Dual tracking occurs when a mortgage servicer—the company that handles your loan account—continues to foreclose on a homeowner’s home while simultaneously considering the homeowner’s application for a loan modification or other foreclosure avoidance option. In the past, dual tracking was common. Now though, federal law mortgage servicing laws, as well as various state laws, offer some protection to homeowners in this situation.
Federal laws, which became effective January 10, 2014, strictly limit the ability of mortgage servicers to foreclose on a borrower while also working out a loan modification or other alternative to foreclosure. Some states have also enacted similar restrictions.
Read on to learn more about laws that restrict dual tracking.
During the mortgage crisis, it was typical for mortgage servicers to advance a foreclosure while telling the homeowner he or she was in the running for a loan modification or other mortgage workout option. In most cases, the homeowner would end up with whichever one was completed first—usually a foreclosure. Because of this practice, called dual tracking, many homeowners who were sure that a loan modification was forthcoming were shocked to ultimately lose their homes to foreclosure.
In response to this issue, federal law restricts mortgage servicers from continuing the foreclosure process if the homeowner is working on securing a loan modification or other alternative to foreclosure. Some states have this type of law as well. Under these laws, when you submit a complete application for a "loss mitigation" (foreclosure avoidance) option, the foreclosure process generally must be halted until the application has been fully reviewed.
The Consumer Financial Protection Bureau, which was established by the Dodd-Frank Wall Street Reform and Consumer Protection Act of 2010, issued mortgage servicing rules that, after being codified into federal law, went into effect as of January 10, 2014. Among other things, the rules restrict dual tracking.
Under the law, a mortgage servicer cannot initiate a foreclosure in most cases until you're more than 120 days delinquent on the mortgage obligation, which provides a reasonable amount of time to submit a loss mitigation application.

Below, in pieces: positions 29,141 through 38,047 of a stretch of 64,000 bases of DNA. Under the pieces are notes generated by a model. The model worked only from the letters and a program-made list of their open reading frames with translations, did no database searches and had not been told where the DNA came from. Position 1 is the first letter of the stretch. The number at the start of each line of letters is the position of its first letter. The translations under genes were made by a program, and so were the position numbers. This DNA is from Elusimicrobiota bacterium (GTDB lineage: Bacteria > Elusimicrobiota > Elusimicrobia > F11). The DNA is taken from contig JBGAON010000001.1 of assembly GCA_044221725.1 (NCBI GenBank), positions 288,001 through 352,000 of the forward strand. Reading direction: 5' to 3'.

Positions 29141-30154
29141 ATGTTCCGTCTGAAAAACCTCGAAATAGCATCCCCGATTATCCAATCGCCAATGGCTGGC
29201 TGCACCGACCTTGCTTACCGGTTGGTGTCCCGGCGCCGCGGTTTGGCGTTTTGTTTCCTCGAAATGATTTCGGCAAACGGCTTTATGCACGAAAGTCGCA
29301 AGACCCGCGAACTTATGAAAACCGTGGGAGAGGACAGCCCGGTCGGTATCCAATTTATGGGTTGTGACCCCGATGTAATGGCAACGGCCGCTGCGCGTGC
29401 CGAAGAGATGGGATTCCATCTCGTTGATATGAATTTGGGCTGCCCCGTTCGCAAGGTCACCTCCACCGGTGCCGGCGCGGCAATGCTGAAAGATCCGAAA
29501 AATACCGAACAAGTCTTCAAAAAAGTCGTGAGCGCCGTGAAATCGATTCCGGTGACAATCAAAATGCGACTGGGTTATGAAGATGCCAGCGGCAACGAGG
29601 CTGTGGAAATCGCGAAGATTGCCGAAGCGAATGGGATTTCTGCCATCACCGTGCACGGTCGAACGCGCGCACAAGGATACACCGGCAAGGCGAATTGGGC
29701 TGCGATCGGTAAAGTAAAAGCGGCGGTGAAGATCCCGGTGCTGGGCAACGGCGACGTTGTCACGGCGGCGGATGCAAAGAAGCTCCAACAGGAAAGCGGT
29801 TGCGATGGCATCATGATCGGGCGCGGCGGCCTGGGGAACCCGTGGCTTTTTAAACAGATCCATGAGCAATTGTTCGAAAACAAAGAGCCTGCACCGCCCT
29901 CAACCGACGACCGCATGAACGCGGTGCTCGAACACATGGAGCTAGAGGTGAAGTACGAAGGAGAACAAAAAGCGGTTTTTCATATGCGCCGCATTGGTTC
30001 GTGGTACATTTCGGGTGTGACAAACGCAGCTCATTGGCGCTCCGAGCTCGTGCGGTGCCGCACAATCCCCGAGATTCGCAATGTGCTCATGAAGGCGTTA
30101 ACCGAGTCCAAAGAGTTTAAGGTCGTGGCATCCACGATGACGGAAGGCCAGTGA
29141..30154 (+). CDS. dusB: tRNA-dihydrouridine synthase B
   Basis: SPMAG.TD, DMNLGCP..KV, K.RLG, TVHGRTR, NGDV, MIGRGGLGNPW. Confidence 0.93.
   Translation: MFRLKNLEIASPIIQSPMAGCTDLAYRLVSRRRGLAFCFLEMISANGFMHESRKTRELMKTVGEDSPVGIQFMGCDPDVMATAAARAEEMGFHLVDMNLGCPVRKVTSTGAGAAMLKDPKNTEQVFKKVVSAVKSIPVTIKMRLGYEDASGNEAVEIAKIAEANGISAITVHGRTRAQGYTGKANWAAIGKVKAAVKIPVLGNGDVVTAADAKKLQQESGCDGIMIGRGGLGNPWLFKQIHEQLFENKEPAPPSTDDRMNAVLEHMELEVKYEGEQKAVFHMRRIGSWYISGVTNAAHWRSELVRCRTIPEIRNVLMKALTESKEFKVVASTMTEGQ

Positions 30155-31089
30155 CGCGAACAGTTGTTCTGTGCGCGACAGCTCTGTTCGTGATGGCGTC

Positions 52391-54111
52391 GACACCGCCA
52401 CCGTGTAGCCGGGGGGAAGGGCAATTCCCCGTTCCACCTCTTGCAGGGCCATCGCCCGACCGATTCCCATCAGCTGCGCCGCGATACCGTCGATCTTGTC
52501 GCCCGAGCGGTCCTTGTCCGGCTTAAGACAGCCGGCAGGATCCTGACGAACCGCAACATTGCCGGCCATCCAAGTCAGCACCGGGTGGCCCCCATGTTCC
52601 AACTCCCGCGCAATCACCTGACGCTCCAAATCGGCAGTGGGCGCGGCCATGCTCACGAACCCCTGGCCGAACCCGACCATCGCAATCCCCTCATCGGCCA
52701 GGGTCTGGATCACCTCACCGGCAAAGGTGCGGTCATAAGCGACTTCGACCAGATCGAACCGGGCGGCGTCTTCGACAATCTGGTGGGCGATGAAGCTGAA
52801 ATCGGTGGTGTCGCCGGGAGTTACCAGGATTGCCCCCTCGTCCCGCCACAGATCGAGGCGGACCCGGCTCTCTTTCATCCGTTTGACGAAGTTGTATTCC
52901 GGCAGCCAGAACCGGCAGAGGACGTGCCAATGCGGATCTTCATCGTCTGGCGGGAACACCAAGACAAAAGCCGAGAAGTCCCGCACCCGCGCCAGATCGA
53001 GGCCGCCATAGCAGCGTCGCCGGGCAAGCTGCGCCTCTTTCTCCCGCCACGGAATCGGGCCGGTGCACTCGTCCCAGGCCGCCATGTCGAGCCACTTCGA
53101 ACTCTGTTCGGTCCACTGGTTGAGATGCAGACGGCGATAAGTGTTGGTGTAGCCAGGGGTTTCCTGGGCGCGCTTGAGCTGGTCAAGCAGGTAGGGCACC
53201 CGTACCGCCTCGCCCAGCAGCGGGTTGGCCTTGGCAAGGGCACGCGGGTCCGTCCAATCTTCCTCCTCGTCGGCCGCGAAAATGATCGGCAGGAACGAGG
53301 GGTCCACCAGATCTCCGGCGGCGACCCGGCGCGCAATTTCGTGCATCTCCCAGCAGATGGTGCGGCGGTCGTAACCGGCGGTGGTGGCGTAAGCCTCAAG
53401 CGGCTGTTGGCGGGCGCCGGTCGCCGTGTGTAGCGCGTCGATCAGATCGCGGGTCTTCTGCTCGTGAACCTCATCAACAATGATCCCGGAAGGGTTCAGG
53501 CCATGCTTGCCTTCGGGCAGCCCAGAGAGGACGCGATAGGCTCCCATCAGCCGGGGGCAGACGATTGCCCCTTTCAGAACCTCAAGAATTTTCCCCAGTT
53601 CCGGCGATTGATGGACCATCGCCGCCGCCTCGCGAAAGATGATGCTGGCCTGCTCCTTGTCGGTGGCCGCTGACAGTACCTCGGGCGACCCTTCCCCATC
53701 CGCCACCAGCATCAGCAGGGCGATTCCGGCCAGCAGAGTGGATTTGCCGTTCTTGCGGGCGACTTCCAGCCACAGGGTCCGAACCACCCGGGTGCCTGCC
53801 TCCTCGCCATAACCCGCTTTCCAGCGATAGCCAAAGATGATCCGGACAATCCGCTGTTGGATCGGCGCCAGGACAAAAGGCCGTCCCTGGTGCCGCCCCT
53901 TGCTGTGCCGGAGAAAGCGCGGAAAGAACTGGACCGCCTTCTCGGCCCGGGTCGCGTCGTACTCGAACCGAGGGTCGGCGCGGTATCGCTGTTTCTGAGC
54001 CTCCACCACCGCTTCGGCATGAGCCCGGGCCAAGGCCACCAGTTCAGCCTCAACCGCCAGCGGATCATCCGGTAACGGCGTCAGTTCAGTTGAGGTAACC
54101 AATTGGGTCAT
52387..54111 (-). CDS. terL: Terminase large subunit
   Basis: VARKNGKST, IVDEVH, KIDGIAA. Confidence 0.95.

Also, the servicer cannot start the foreclosure process if a borrower submits a complete loss mitigation application and the application is pending. This means that if you submit all of the required paperwork, the foreclosure can't start until:
If you submit a complete loss mitigation application to your mortgage servicer after the foreclosure has started, but more than 37 days before a foreclosure sale, the servicer must stop the foreclosure process until one of the three events described above happens. (Find out more about the federal mortgage servicing rules in Nolo’s article Federal Rules Protecting Homeowners With Mortgages and at the CFBP website.)
California, Nevada, and Minnesota have each passed a Homeowner Bill of Rights that prohibits the dual tracking of foreclosures. This means that, under state law, mortgage servicers must either grant or deny a first-lien loss mitigation application before beginning or continuing the foreclosure process. Even if the lender denies the loan modification, it still cannot foreclose until any applicable appeals period has expired. (Learn more about the California, Nevada, and Minnesota Homeowner Bill of Rights.)
A few months after California passed it’s Homeowner Bill of Rights, a homeowner who had submitted a complete loan modification application successfully used the law to get a preliminary injunction to stop the foreclosure sale in the case of Singh v. Bank of America, 2013 WL 1858436 (E.D. Cal. May 1, 2013). In this case, the servicer never informed the homeowner of its decision regarding the homeowner’s loan modification application before proceeding with the foreclosure. Eventually, the parties settled and the case closed.
In Colorado, House Bill 14-1295 (which went into effect January 1, 2015) gives the public trustee (the party that administers Colorado foreclosures) the power to stop a foreclosure sale from occurring when a homeowner is in the process of applying for an alternative to foreclosure or the homeowner has accepted—and is in compliance with—a loss mitigation option, such as a loan modification. (Learn more in Nolo's article Colorado Law Helps Homeowners in Foreclosure.)
If you think your mortgage servicer is dual tracking a foreclosure and your loss mitigation application, consider talking to a foreclosure attorney who can advise you what to do in your particular circumstances.